Like a bad jar of pea mushy, the 1993 Liberal Red Book promise of a national daycare program has come back up again. This week Jane Stewart, the federal Human Resources Minister, and her provincial counterparts agreed to solve the childcare crisis by spending the $900-million promised in the February federal budget. Of course they had to create a crisis first.
The nub of the childcare crisis is the claim that there are not enough licensed daycare spaces in the country. Governments, federal and provincial, must therefore swing into action to fill this need. But is there really an undersupply? Existing research doesn’t illuminate that question in any scientific way, despite all the talk about waiting lists.
And even if Canadian parents want but can’t find places for their children in the regulated sector, government is hardly the place to look for solutions. Despite all the earnest statements this week in Toronto at the ministerial meeting, the Feds and provinces have spent the last four decades stifling new supply. If we really want to increase childcare capacity in this country, the best place to look for guidance is the Australian stock market.
The month before the federal budget, the ever-worried Martha Friendly, co-ordinator of the Childcare Resource and Research Unit at the University of Toronto trotted out her latest evidence that the nation’s childcare system has gone to hell in a diaper bag. “Canadian Child Care Deteriorating,” screamed her report’s media release headline. Backing up this claim was the factoid, endlessly repeated by journalists, that only 12% of Canadian children have access to regulated childcare. Crisis time!
Of course this is not research, but a massive canard. The 12% figure was arrived at by dividing the number of licensed daycare spots in Canada by the total number of children aged 0-12. As any parent will tell you — and I am any parent — it is an absurd proposition to demand that every child under the age of 13 be placed in licensed daycare.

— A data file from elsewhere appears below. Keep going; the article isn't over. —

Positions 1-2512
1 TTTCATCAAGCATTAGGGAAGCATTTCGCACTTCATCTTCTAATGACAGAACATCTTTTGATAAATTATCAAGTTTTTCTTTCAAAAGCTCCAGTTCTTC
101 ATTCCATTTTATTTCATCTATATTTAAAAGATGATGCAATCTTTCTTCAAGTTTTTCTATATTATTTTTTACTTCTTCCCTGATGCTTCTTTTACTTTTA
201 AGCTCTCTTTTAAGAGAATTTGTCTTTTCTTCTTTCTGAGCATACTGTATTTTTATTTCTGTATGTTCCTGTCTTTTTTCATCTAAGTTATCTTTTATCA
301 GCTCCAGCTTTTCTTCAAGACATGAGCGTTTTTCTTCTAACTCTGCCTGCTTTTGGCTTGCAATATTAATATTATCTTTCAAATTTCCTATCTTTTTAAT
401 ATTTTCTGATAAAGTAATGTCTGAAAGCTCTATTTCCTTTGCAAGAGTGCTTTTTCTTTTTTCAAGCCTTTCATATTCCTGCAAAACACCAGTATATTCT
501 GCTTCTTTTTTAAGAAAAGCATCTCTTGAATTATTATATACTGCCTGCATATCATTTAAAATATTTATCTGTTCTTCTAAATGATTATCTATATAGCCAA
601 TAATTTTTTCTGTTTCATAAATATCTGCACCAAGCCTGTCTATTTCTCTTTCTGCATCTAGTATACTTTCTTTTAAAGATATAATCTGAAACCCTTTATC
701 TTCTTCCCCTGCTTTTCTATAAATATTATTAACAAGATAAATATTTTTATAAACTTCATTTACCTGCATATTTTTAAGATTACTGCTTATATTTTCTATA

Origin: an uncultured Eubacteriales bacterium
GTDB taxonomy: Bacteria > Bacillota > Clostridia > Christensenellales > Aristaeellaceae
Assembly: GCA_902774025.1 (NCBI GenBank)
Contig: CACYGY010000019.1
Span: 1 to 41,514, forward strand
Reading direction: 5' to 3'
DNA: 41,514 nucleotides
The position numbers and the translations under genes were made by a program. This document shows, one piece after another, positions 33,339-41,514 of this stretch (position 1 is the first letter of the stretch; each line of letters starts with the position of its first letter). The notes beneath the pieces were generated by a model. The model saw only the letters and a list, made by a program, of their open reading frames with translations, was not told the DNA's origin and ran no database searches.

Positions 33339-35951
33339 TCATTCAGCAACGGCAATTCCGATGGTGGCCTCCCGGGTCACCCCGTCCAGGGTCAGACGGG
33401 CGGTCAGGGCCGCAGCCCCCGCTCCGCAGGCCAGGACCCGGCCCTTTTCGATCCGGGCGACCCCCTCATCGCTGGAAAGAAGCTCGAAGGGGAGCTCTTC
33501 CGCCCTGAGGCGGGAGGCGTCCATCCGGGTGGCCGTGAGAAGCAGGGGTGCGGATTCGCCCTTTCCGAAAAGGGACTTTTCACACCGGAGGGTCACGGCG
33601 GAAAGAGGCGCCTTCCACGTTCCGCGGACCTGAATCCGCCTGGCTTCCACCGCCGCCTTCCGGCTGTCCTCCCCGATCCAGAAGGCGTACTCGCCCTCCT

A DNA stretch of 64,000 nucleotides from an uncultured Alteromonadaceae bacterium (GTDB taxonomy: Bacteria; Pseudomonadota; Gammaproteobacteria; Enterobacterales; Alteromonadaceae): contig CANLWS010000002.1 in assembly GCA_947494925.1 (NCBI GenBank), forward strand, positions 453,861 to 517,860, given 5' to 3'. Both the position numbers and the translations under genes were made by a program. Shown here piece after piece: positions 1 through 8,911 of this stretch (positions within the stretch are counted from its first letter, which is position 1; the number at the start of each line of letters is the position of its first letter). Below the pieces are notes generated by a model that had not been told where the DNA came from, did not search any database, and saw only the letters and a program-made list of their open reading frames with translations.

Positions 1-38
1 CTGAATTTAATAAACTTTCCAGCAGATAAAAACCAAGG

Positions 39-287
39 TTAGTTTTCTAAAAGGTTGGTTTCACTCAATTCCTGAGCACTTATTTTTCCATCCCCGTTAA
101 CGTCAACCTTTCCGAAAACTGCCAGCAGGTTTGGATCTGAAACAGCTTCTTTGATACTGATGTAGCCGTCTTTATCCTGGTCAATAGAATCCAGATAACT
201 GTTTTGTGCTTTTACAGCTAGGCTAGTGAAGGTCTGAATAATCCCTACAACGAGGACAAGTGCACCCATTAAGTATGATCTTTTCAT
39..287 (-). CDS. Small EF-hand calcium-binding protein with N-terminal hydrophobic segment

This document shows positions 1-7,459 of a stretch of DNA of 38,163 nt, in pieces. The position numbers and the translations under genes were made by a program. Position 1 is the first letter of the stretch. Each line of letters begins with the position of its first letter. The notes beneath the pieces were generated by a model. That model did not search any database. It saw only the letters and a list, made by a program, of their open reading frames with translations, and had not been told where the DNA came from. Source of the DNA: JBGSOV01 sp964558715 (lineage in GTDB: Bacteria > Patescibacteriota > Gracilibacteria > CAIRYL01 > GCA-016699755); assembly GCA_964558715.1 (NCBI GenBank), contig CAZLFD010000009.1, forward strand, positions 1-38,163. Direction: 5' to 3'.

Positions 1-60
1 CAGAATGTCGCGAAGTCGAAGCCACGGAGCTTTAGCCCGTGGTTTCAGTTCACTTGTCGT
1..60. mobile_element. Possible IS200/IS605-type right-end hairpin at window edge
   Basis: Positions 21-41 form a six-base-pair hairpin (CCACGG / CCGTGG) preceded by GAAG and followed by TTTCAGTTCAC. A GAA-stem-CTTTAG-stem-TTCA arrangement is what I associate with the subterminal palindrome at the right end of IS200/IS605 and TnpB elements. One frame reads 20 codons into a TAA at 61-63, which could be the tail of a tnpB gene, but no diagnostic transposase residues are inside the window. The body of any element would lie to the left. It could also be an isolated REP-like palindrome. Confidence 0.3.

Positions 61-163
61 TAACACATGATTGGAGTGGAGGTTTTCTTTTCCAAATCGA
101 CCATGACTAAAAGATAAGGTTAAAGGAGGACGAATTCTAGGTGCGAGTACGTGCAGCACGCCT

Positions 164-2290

If the study was attempting to divine an actual shortage of daycare spaces, the appropriate thing would have been to ask parents what they wanted. Regulated daycare is only one option. According to a 2001 StatsCan study, the preferred method of childcare in Canada is to pay someone — a nanny, relative or neighbour — to come into the home. Come to think of it, some moms and dads have even been known to have a go and stay home to look after the kids.
To the CRRU, however, any parenting decision that does not entail regulated daycare becomes evidence of the need for government action. The childcare crisis of Friendly and Co. is not so much a physical shortage of daycare spaces as an ideological plot to institutionalize the nation’s children from birth.
But lets set aside this frightener of an idea for a moment and get back to practical matters. It is entirely possible that parents do want to increase the number of regulated daycare spaces in the country. Perhaps those tearful anecdotes that preface nearly every article on daycare — of parents forced to leave their children with neighbours because there was no space at the local Tiny Tots — reflect a national need, despite evidence that parents prefer to raise their children at home. How should governments go about increasing the number of formal daycares? Banning new entrants and squeezing existing providers out of business would seem odd strategies to achieve such a policy goal, but this is precisely what most governments have been doing for decades.
Since the 1960s, provincial and federal governments (those same governments that claimed this week they have the solution to the childcare crisis) have been limiting the number of daycare spaces in the country by waging war on the for-profit sector. Under the old Community Access Program of federal grants, for instance, money for childcare was only made available to not-for-profit daycares. To its credit, only Alberta told Ottawa to stuff it and created its own fairer program that included for-profit centres.
In Ontario the NDP Bob Rae government bullied many owners of for-profit daycares into abandoning their ownership rights and tried to squeeze out those who remained by mandating that all new public schools contain a not-for-profit daycare. In Saskatchewan only parents whose children attend non-profit daycares can access government subsidies, which has entirely wiped out the province’s privately owned childcare sector. (Despite this success, the CRRU’s own data show there are twice as many daycare spaces in private sector-loving Alberta, as a percentage of child population, as in socialist Saskatchewan.)